There are few icons of Japan more recognizable than its Shinkansen bullet train. Japan introduced the 新幹線 (new trunk line) train in 1964 and since then has remained a leader in the implementation of high-speed rail, ferrying 150 million passengers a year.
As the United States is still taking baby-steps in the direction of high-speed rail, however, Japan is still shattering records. Typical of Japan’s focus on the future, the train may not be due to begin ferrying passengers between Tokyo and Osaka for another 30 years, but Japan’s magnetic levitation (maglev) train is already conducting testing along a special section of test track in Yamanashi Prefecture.
Operator JR Central said the train reached 375 miles per hour in a test run on Tuesday, surpassing its previous record of 361 mph set in 2003. The train traveled for just over a mile at a speed exceeding 373 mph. The Maglev Test Line, near Mount Fuji about 50 miles west of Tokyo, is developing technology for use on a future 250-mile link under the mountains that will reduce travel time between Tokyo and Osaka to just over an hour. The current minimum by bullet train is nearly three hours. The high-speed track will stretch from Tokyo to Nagoya by 2027, and from Tokyo to Osaka by 2045. The infrastructure won’t come cheap: just the first section of track is expected to cost $100 billion.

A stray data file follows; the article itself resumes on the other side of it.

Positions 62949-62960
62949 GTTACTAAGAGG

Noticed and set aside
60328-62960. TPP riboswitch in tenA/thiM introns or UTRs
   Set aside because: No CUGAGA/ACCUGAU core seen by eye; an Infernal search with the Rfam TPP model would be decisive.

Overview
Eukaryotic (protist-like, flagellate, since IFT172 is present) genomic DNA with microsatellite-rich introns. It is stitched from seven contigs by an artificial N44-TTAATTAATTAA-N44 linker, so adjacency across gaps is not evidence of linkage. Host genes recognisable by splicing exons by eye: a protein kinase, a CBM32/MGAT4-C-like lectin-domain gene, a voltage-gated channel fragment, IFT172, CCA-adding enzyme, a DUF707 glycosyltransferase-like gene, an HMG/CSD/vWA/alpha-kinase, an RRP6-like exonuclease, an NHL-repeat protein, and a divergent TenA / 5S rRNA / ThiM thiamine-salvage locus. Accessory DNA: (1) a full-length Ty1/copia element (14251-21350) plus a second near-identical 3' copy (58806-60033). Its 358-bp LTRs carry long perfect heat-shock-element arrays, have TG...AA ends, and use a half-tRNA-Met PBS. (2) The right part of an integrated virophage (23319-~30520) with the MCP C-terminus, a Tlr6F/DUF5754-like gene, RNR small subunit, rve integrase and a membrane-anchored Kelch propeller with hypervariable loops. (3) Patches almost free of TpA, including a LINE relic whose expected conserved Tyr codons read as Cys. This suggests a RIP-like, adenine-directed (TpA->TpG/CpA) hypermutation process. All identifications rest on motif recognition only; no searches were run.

The magnetic levitation bullet train was carrying 29 technicians during the test run, but passengers who travel on the line when it opens in 2027 won’t experience quite the same speeds. When it officially opens for business, the train is expected to operate at a maximum speed of 505Kph (313 mph). Last year, 100 train enthusiasts from the public took a similar test run on the maglev line at speeds of 500 km/h. The Japanese government gave the construction of the train line the go ahead in October 2014.
By contrast, the fastest train in the United States, Amtrak's Acela Express, is only capable of 241 kilometers per hour (150 miles per hour), though it rarely stays at that speed very long. The maglev trains, begun as a project of Japan Airlines and the national railways with government support, have undergone decades of testing. The maglev hovers 10 centimetres (four inches) above the tracks and is propelled by electrically charged magnets. Construction of the Tokyo-Osaka link began in 2014.
Want to see the train in action? Check out this clip:
The Chicago Tribune
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